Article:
Editor’s Note: Welcome to Hall of Thread. Logan Meyer has collected sports jerseys since middle school and has more than 250 to his name. Thrift stores across the world, trades and scouring online deals have helped him build his jersey empire, and in this series, he will explain some of his most prized basketball jerseys, how he got them, background on the player and teams and more. With a collection like his, you’re bound to find something unique – a Vince Carter North Carolina fit.
North Carolina was the collegiate home of Michael Jordan, so unsurprisingly, the Tar Heels now adorn Jordan brand jerseys. The jumpman logo, although immediately recognizable as a representation of Jordan himself, could have hypothetically been an illustration of another Tar Heel legend: Vince Carter.
Carter, an eight-time NBA All-Star, has been known throughout his career as one of the greatest finishers at the rim in basketball history. So finding any jersey of his is undoubtedly a slam dunk. Hours and hours of filing through page after page on Facebook’s marketplace feature eventually led to an hour-long drive out into the countryside of Ohio. After a lump sum transfer of cash, roughly $20, the beautiful black and Carolina blue Vince Carter jersey became mine. No doubt a very strange place to find a piece of UNC memorabilia, but I’m certainly not complaining.
The jersey itself, beyond the aforementioned Jordan logo and black and Carolina blue colorway, is very appealing to the eye. The jumpman on the right side is rather attractively offset by an American flag patch on the left. The Carolina blue-colored logo on the front is contrasted by a reflective chrome backdrop. And on the back, below the Atlantic Coast Conference logo are extremely detailed designs depicting information about UNC, such as the year of its founding and the years of its national championships. The design is intentionally difficult to distinguish from the rest of the jersey so that it requires a second-look and draws the attention in for longer.
Due to strict compensation rules by the NCAA, it’s rather rare to find a college jersey of any sport with an actual athlete’s name on the back. For example, if I went to the North Carolina team store, jerseys of every team color would adorn the racks. But I can say with certainty that each one would either be blank or read, “Tar Heels,” on the nameplate. However, there are possible exceptions for past athletes at a university, and this loophole made it possible for me to come across what I can confidently identify as a Vince Carter jersey. And as has been exhibited by university athletics programs time and time again, when it comes to anything college sports related, always seek out the loophole.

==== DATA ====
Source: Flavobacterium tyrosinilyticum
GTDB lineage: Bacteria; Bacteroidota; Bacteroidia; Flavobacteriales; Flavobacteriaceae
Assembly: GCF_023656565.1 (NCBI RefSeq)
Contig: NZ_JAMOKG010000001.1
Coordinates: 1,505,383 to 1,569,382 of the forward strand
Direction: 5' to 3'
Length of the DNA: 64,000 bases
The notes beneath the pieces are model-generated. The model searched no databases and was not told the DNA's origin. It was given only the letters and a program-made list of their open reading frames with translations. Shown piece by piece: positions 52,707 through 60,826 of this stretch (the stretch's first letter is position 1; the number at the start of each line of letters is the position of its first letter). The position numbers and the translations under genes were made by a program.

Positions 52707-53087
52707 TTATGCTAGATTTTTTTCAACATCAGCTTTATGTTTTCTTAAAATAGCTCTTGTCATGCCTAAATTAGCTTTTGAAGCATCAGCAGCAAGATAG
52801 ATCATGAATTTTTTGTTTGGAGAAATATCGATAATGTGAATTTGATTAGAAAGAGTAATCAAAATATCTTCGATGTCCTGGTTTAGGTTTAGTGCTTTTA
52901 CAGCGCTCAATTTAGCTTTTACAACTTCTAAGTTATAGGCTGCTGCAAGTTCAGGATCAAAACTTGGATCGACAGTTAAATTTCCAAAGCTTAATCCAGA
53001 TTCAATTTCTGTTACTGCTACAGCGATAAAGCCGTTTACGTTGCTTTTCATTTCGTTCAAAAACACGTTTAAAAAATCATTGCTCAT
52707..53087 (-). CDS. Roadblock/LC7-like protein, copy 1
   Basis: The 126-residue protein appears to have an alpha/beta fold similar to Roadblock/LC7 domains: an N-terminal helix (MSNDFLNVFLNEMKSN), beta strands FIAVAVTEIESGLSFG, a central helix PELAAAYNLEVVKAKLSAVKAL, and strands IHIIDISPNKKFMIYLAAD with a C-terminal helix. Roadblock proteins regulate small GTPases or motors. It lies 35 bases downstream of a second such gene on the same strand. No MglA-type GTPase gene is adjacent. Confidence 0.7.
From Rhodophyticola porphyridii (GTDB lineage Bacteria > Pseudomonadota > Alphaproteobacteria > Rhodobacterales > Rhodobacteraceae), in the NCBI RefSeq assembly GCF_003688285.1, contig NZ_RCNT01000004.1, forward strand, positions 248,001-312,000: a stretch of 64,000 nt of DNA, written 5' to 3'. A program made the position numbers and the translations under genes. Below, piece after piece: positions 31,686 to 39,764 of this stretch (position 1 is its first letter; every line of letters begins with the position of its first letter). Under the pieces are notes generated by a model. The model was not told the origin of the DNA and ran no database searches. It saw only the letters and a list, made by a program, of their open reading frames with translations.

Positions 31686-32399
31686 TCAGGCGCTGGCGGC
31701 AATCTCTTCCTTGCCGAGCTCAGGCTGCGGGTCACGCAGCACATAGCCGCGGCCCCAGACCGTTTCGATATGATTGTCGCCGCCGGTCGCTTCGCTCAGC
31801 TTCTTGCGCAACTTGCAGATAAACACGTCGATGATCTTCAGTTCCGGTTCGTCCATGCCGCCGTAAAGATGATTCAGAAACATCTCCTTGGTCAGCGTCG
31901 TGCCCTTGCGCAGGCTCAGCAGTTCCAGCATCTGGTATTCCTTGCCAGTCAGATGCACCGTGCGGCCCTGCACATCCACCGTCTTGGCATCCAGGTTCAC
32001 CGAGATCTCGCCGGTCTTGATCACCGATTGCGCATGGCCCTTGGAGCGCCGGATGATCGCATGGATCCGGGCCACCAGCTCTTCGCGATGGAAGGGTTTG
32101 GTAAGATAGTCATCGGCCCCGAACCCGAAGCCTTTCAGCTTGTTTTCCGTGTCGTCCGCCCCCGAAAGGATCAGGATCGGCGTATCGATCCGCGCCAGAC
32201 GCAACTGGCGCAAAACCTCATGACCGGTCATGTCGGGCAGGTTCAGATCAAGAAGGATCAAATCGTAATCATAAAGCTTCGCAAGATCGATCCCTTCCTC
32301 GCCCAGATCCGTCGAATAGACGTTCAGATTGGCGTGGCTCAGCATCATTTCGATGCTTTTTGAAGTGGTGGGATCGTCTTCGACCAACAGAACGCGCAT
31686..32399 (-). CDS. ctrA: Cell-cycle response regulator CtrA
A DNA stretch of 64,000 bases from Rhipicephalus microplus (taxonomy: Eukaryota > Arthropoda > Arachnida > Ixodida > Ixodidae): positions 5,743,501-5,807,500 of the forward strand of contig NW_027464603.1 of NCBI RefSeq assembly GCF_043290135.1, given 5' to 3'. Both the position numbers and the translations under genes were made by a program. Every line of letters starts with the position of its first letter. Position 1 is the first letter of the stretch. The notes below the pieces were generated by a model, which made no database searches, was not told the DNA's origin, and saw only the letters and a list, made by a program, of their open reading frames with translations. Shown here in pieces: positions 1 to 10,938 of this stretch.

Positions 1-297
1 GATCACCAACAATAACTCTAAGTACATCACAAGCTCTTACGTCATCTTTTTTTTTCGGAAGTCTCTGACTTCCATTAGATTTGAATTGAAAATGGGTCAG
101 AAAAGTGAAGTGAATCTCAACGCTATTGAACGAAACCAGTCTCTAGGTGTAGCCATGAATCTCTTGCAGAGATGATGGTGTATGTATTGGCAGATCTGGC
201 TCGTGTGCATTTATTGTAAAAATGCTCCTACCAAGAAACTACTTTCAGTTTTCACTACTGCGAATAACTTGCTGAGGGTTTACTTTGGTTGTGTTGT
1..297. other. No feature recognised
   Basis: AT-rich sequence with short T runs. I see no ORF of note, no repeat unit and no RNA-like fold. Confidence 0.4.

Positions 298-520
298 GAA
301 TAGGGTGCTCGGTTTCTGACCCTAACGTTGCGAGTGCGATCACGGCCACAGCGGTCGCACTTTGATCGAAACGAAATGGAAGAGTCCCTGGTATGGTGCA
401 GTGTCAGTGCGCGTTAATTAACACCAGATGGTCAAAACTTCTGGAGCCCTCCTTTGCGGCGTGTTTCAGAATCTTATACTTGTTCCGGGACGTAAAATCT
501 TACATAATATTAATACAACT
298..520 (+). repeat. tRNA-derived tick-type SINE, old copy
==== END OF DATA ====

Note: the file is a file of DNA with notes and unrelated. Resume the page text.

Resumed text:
Complete Vince Carter Vinsanity
As a prerequisite for earning the nickname, “Half Man, Half Amazing,” you’ve got to be pretty good at what you do. In fact, you’ve got to be amazing, and that’s definitely one way to describe Carter.
He grew up in Florida as a jack of all trades. He was a football quarterback, who then transitioned to volleyball, where he was Volusia County Player of the Year after he averaged 24 kills per match, 23 more than any of his teammates. Additionally, he was offered a scholarship to Bethune-Cookman in saxophone. But of course, most of his outstanding accolades came on the hardwood.
Carter led his basketball team to a state title en route to earning Florida Mr. Basketball and McDonald’s All-American honors in 1995. He decided he’d leave his home state, turning down numerous offers in favor of attending North Carolina.
While in Chapel Hill, Carter led his team to two consecutive ACC titles and NCAA Final Four appearances. He earned First-Team All-ACC and Second-Team All-American honors in his final season with the Tar Heels in 1997-98.
Carter was drafted No. 5 overall in the 1998 NBA Draft by the Golden State Warriors but was immediately shipped to the Toronto Raptors in a trade. He quickly ascended to stardom, winning the NBA Rookie of Year Award in 1999.
But Carter’s true legend within the sport of basketball was likely sealed during the 2000 NBA All-Star Game Slam Dunk Contest. He wowed the crowd and the world by performing dunks never seen previously, including the now-famous cookie jar dunk, also called the honey dipper. His high-flying athletic ability was second to none.
Also in 2000, Carter won an Olympic gold medal with Team USA and performed what has been referred to as “The Dunk of Death.” Leaping clear over French 7-foot-2 center Frédéric Weis, Carter seemed to effortlessly float through the air on his way to two points at a height unseen on a basketball court.
One of the sport’s premier journeymen, Carter played for eight different NBA franchises over his astounding 22 years in the league. He floated from team to team but always found ways to significantly impact the game, even as his career path tapered off into being more of a role player.
Ultimately, when he officially retired after this past NBA season, Carter finished with the No. 19 highest point scoring total of any NBA player in history and appeared in the third most games of any player. Additionally, he is the only player in NBA history to participate in four different decades.
Now with plans to become an NBA and college basketball analyst for ESPN, Carter will finally begin his transition off of the court at 43.